So I have ask myself if they (Apple) offered both last christmas; if I could have bought what I did or one with a retina display (but was thicker (and or heavier) and/or didn’t run as long and possibly cost more?
      Nope I would have bought exactly what I did. They are a marvel just the way they are, wouldn’t compromise their price, or size, or runtime just to get a barely perceptible improvement in resolution.

  3. I agree with the post above about the need for the A7. With the success of the 5s, it is possible the real constraint might be the A7. The reason why ThumbID works so well is speed. A two second delay would make that feature unusable. I can’t imagine a new iPad or iPad mini without this feature. Photo/video editing and “iWork” document production are the killer apps for the new iPads- the reason to upgrade. PS: my iPad 1 is still perfect after more then 3 1/2 years of use, still 10 hours of battery life- never in a case, just some scratches on the back.

    Worse case for Apple: a “gift coupon” for a new iPad or Mini for Christmas.

  4. Well then, let’s just keep the baseless speculation going…

    Lack of retina screen supply for the mini must mean that Apple suppliers are first pushing new screens for the iPad Pro with 15″ retina display. Why 15″? Because that’s large enough to display a full sheet of paper (letter or legal) at ~100% scale.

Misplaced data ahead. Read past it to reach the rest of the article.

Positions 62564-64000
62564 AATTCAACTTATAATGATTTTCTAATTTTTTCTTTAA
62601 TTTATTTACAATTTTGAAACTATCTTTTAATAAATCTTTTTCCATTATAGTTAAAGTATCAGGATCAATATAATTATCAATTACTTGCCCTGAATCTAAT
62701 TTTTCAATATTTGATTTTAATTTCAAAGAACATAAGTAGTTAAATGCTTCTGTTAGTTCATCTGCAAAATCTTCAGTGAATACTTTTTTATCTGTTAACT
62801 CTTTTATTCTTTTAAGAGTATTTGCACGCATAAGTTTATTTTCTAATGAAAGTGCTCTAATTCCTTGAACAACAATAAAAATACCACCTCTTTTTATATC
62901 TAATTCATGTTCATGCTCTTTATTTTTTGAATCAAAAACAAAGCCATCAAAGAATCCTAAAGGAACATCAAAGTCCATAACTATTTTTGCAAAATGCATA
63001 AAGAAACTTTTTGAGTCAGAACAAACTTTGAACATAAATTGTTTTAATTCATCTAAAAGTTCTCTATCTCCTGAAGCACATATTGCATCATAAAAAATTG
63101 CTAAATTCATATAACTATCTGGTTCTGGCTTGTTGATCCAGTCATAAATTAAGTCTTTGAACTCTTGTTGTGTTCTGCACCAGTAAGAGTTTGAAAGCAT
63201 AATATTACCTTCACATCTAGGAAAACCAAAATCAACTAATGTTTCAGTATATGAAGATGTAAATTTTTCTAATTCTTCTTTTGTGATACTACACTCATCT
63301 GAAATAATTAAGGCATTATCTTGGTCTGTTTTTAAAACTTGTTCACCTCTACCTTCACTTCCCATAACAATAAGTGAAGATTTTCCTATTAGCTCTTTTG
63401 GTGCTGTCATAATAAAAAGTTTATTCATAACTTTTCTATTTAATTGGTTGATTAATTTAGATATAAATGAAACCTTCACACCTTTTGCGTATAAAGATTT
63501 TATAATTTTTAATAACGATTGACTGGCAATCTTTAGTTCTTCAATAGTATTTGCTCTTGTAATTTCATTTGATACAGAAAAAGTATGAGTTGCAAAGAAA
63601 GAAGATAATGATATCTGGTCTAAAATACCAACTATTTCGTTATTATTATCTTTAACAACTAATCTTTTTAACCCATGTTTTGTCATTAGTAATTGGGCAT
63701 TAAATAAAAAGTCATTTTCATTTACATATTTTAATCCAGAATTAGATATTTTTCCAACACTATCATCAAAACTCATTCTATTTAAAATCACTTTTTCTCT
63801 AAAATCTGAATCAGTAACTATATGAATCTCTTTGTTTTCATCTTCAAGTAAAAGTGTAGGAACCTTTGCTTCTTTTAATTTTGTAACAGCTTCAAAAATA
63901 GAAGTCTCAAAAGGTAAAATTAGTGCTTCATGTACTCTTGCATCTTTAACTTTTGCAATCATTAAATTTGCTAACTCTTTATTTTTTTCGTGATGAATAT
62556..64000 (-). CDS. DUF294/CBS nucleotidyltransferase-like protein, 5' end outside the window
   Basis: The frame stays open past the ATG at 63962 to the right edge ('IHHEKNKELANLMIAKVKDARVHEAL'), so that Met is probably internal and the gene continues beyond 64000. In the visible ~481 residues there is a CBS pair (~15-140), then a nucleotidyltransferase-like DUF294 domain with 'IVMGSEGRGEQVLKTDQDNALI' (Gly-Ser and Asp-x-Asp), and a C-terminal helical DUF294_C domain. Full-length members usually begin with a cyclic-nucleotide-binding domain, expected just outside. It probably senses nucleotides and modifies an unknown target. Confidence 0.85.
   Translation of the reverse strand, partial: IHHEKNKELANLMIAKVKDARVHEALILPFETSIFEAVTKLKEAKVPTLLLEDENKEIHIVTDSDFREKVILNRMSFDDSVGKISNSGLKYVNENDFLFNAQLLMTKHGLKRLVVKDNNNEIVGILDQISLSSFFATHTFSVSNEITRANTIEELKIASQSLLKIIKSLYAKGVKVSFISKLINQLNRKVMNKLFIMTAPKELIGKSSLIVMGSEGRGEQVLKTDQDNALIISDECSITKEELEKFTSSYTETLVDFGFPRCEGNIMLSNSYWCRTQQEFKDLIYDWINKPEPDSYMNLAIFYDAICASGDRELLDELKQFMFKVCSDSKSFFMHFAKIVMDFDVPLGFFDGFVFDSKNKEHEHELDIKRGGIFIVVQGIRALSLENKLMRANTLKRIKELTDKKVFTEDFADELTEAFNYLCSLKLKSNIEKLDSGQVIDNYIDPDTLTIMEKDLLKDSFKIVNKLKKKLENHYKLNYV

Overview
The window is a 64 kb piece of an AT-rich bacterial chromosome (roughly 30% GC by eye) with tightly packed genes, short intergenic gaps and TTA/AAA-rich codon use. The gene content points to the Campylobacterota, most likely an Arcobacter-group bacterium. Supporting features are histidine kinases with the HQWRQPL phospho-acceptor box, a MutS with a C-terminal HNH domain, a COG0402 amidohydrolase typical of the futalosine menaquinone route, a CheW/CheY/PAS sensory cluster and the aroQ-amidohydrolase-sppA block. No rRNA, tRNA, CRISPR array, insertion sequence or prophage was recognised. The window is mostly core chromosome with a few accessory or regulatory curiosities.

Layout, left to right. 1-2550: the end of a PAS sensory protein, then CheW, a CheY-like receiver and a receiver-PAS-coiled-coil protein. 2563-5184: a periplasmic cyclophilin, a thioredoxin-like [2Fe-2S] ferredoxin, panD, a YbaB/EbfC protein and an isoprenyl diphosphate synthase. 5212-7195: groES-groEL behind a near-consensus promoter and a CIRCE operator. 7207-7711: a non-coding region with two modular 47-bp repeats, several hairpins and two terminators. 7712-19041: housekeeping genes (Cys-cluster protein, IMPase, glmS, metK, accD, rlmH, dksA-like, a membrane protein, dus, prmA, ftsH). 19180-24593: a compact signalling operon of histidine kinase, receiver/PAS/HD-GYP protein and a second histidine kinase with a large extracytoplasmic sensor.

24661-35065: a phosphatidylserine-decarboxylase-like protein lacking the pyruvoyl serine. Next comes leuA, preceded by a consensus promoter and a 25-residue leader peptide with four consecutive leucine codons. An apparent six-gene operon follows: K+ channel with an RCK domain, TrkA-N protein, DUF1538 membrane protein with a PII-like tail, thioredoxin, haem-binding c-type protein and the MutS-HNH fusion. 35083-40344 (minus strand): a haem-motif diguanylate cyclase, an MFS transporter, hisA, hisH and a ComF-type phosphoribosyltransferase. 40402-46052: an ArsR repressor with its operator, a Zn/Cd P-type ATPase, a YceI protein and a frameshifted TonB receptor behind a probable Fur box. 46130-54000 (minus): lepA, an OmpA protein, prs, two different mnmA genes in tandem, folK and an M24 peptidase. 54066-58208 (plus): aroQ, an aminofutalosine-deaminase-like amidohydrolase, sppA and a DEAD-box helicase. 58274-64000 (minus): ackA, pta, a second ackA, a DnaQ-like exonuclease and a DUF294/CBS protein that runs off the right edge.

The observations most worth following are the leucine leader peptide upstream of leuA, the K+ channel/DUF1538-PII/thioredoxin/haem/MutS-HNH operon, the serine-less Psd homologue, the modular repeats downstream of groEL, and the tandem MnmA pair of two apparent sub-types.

More rumors: since Apple is migrating toward 16:9 display ratios, then it needs to stop production of the old 4:3 ratio, which of course involves changeover costs & delays.

    More rumors: Apple will finally deliver a 27″ retina 4k resolution display with the new Mac Pro, offering the supreme graphical & visual workstation available for prosumers. That will take up a bit of supplier capacity too.

  5. Can’t wait to see all the updated same looking white sterilized hospital apps with sissy piss all over it in high resolution.

    Thanks Jonny Ive got a pink dildo up my ass!

  6. I don’t get it. 2-3 years ago the news was that Apple took all the capacity so no one else could make anything. These days Apple require too much capacity sorbet can’t make anything… Or maybe its just this self perpetuating stories of bad news that just can’t stop. Nothing negative comes up any more so stories have to be made up, positive news turned into negative and so on.